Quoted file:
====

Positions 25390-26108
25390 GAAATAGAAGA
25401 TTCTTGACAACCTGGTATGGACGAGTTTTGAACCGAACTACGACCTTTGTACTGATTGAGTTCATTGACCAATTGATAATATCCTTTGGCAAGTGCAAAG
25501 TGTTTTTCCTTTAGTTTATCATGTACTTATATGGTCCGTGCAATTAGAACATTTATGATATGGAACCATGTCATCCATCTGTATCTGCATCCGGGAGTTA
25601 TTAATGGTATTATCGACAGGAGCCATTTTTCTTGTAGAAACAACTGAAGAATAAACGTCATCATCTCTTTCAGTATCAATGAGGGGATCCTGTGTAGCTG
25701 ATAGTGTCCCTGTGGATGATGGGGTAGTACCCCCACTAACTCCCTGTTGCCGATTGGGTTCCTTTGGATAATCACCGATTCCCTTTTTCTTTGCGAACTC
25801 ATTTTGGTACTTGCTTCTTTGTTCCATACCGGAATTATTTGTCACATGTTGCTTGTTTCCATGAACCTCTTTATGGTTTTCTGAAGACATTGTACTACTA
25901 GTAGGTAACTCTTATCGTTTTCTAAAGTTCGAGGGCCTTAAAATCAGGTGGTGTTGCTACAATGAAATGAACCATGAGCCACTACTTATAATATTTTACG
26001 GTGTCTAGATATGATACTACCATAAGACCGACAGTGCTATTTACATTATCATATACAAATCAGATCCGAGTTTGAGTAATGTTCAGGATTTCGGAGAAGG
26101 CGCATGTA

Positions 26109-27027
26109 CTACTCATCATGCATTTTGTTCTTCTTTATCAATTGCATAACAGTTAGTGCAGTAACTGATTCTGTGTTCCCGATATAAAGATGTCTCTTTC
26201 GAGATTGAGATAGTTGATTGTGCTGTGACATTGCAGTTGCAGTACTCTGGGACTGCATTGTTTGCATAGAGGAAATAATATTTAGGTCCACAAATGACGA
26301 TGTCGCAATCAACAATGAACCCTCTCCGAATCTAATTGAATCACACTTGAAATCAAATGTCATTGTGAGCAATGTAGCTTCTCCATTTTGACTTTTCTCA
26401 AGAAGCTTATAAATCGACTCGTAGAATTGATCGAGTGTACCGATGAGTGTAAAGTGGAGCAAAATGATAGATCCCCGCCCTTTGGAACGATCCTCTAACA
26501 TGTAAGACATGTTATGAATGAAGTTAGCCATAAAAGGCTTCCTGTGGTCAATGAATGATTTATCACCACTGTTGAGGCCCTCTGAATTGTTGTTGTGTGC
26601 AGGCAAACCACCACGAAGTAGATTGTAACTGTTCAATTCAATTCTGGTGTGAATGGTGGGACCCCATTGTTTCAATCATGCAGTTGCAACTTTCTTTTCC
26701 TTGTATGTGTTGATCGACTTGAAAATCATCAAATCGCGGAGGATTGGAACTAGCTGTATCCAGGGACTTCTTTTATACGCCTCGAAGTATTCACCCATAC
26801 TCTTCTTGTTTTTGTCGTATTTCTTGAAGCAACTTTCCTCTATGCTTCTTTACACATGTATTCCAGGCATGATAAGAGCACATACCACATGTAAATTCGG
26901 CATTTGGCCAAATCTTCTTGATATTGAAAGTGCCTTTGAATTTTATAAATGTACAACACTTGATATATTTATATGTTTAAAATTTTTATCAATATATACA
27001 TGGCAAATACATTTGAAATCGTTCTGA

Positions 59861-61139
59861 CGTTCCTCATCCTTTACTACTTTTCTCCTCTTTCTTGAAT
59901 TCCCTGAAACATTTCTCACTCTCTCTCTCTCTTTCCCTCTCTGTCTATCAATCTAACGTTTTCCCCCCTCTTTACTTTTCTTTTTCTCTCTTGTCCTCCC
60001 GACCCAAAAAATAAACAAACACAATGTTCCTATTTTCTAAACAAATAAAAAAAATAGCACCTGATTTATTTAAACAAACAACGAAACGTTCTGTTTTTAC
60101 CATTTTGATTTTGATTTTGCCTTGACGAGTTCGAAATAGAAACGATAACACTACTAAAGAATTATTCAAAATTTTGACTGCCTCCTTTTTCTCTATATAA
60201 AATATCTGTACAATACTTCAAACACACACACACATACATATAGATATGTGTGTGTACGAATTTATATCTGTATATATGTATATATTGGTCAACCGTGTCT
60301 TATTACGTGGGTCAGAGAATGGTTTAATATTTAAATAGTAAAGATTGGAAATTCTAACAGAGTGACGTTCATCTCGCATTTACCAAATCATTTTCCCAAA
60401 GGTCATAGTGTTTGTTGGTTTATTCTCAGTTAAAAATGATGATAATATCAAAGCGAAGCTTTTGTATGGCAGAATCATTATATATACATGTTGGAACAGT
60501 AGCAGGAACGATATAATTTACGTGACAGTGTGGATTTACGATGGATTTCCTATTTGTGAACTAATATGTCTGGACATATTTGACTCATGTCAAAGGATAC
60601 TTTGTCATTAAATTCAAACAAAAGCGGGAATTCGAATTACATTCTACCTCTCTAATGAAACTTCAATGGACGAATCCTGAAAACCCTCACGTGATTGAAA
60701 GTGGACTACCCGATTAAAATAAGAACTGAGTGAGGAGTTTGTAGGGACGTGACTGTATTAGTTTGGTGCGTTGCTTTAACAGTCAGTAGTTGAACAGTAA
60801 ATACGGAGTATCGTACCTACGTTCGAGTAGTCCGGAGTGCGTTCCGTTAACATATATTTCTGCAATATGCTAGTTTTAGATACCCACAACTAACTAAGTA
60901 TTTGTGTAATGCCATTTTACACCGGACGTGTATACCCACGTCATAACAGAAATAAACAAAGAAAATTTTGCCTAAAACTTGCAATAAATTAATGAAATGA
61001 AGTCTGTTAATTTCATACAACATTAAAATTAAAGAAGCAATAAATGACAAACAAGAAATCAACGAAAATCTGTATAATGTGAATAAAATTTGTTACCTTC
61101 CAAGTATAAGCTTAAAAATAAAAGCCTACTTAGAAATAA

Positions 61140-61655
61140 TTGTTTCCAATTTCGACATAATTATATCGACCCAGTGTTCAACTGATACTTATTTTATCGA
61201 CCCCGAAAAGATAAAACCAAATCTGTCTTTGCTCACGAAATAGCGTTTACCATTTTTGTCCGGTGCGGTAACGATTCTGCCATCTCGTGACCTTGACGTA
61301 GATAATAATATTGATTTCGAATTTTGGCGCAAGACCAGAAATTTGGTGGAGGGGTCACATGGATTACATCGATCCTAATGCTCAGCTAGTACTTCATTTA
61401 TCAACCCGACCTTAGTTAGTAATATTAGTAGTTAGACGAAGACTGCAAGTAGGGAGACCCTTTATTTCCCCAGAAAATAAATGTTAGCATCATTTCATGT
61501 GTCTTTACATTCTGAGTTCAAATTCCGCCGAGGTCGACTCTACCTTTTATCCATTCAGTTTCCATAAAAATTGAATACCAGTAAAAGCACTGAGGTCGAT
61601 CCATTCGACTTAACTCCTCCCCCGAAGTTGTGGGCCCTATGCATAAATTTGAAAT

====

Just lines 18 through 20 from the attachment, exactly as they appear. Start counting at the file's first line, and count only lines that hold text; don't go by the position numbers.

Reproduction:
26701 TTGTATGTGTTGATCGACTTGAAAATCATCAAATCGCGGAGGATTGGAACTAGCTGTATCCAGGGACTTCTTTTATACGCCTCGAAGTATTCACCCATAC
26801 TCTTCTTGTTTTTGTCGTATTTCTTGAAGCAACTTTCCTCTATGCTTCTTTACACATGTATTCCAGGCATGATAAGAGCACATACCACATGTAAATTCGG
26901 CATTTGGCCAAATCTTCTTGATATTGAAAGTGCCTTTGAATTTTATAAATGTACAACACTTGATATATTTATATGTTTAAAATTTTTATCAATATATACA